Will they be the service that actually has the muscle to stream FLAC with a vast catalog? Or should we keep hopes with Quobuz or Deezer coming some day? Google certainly has the capital and resources to make lossless streaming a reality. Thoughts?
I was thinking the same thing. Unlike other startups, Google has a massive advantage when it comes to streaming. Their infrastructure is already set up. They will have vastly smaller issues getting such a service going compared to others. They have their own data centers, servers, disc space and the resources to pull this off. Especially that they don’t have the lease server space and pay the upcharge to stream the data from someone else’s data center. Google simply pays what it costs them, nothing more. The only other company similar (actually even better well off in this regard) is Amazon. I think if either Amazon or Google decide to offer lossless as part of their streaming services, the other will follow suit. Amazon, through their Amazon Web Services sister company, distributes and hosts nearly 40% of all streamed and cloud data worldwide. AWS hosts all of Netflix and all of Amazon Prime’s streaming services. Think about how big you have to be do be able to do that. Lossless music should be peanuts to them when you factor in how much data is transferred for video streams alone via Netflix and Amazon Prime. Google hosts about 10%, but that is still huge as well.
You have actually stated it much better than me, and I didn’t even think of Amazon until you correctly mentioned it. They are not limited by infrastructure at all, it all depends on their own interest to deliver or generate yet another revenue source.
It would definitely cost either company money to do it. Mostly in terms of software development and probably advertising. The issue I see is two-fold. They’ve done market research and have realized that:
1.) There is a stigma regarding lossless audio among the general population that you can’t hear a difference between higher bit rate lossy (from services like Spotify and Apple Music) and lossless audio. Which I think is mostly true via the garbage audio components the majority of people use.
2.) There is a market for lossless audio. ie us audiophiles, but realize that it’s so niche that there isn’t enough profit to be made based upon their judgement on how many people would actually pay to use it. They might deem the return on investment isn’t high enough.
But I, of course, hope this isn’t the case and we do see either (or both) of these companies bring a lossless audio tier to their streaming service(s).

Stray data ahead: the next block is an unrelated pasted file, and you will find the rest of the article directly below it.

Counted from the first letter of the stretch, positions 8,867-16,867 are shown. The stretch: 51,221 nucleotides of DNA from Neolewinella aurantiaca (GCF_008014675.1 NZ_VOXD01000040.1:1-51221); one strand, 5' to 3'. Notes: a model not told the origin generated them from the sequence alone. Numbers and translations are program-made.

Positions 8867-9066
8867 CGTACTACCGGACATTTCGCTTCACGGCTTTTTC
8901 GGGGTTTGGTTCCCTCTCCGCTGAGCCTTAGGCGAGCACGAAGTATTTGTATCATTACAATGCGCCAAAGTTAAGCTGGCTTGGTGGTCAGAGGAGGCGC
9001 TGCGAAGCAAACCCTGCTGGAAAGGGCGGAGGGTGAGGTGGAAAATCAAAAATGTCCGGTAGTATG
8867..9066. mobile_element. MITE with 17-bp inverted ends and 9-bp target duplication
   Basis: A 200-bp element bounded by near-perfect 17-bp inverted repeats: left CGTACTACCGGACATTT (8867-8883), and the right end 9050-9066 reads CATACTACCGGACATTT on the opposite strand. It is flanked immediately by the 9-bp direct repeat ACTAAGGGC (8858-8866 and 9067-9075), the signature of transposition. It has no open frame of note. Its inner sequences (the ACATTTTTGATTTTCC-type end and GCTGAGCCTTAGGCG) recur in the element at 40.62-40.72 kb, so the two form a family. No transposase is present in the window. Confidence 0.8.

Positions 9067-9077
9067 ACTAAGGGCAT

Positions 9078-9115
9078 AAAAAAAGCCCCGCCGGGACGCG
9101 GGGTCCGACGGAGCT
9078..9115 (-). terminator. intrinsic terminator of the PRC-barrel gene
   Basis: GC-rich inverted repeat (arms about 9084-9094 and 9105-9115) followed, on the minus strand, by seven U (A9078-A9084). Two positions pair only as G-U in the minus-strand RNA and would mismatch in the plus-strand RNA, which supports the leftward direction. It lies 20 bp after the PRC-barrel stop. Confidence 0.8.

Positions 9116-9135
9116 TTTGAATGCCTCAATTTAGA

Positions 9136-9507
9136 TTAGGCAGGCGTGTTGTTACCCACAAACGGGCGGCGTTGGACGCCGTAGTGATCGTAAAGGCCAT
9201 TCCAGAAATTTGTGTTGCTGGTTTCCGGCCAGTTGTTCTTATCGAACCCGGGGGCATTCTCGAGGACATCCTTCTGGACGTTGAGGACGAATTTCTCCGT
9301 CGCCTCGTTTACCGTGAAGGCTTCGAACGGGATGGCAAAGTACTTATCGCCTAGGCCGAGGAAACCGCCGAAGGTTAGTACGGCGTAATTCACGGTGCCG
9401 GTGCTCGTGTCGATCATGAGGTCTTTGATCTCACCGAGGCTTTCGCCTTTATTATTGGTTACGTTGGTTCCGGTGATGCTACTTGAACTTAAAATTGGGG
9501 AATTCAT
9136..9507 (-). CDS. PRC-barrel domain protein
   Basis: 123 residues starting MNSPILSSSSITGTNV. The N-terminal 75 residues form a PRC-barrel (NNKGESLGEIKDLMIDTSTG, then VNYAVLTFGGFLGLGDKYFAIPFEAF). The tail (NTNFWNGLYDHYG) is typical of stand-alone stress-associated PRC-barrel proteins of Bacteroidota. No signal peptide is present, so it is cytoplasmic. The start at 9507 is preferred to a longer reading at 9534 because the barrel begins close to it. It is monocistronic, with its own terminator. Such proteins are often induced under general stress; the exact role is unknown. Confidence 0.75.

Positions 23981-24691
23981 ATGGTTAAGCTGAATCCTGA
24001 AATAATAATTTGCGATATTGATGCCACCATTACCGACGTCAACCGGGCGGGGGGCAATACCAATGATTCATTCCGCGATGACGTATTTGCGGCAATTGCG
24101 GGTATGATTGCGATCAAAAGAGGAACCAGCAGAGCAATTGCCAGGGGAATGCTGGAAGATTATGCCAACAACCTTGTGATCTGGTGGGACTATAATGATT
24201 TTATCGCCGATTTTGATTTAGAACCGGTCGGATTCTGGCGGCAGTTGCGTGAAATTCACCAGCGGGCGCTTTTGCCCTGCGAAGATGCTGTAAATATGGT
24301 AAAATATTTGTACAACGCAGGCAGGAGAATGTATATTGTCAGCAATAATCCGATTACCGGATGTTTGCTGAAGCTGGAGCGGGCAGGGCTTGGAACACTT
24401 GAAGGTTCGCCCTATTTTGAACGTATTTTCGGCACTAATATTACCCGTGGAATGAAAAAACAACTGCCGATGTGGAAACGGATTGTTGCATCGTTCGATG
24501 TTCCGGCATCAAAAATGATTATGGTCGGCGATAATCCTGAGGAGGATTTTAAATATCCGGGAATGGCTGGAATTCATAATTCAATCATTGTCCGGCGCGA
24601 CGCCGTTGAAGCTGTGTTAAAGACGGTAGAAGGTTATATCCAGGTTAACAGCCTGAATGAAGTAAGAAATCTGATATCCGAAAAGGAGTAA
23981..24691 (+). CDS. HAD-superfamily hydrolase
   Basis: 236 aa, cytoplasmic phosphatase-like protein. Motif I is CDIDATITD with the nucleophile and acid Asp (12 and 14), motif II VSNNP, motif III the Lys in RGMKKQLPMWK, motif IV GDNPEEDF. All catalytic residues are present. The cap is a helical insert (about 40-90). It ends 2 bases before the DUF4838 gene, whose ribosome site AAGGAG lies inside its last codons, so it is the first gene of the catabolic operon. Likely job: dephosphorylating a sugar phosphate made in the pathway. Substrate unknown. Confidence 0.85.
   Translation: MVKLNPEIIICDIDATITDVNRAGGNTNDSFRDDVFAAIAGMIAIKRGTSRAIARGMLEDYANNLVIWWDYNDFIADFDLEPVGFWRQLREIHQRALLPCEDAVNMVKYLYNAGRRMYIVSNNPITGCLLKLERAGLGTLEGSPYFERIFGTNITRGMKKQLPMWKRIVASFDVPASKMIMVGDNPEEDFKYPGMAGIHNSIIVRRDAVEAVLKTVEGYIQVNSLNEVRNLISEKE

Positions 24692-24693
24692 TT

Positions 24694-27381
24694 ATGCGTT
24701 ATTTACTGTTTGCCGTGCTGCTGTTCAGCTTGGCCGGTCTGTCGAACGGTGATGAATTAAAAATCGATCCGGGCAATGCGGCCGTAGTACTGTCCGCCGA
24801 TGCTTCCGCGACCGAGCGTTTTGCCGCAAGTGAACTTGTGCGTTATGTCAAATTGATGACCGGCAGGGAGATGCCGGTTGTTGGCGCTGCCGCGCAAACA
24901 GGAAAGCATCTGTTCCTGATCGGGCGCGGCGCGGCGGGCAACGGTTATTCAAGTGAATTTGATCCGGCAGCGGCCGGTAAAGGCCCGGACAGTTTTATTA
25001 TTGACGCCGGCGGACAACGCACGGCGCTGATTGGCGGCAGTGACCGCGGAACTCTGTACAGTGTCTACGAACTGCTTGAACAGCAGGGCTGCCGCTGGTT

Perhaps another possibility (some completely uninformed speculation):
Perhaps their market research has indicated a maximum price before the demand drops and they are already getting that. Then another offering will either a) (if priced higher) not sell because it’s higher than what the market will bear or b) (if priced at the max) perhaps force a lowering of the price for commodity product.
They know that people who would choose lossless have higher expectations of service quality and therefor will be harder to support. That support may cost more than the delta in price they expect they might get.
It’s worth noting that they offering an “Audio Only” option with their app. Optimism in me thinks that they’re being considerate of us people who are not videophiles first. It’s hope of course.
Like to watch music (i.e. concerts, documentaries) on youtube with tv optical connected to the DS
I don’t think Youtube multiplex’s the various components that make up the videos you watch on their website together into one container (video, audio subtitles, ect), which makes it easier for Google to access the audio files for their various streaming services. This also makes it so they can save harddrive space because they don’t need the same audio file multiplexed together with each video resolution option they offer (480p, 720p, 1080p, 4K, ect). I would imagine saving harddrive space for otherwise redundant information is the real reason they do this. But, yes, the audio only option is nice to have. It’s definitely not meant as a kind gesture for us audiophiles, haha!
Their recommended audio specs for uploads seems to be 320kbps and higher, if they want to output at 44.1 I’ll definitely subscribe. I tried their app and it sounds ala Spotify quality, not a big leap for them to do. Keeping a close eye on where it goes from where they’re at.
I do that too in several rooms. They will have multiple options ahead of the other streaming services.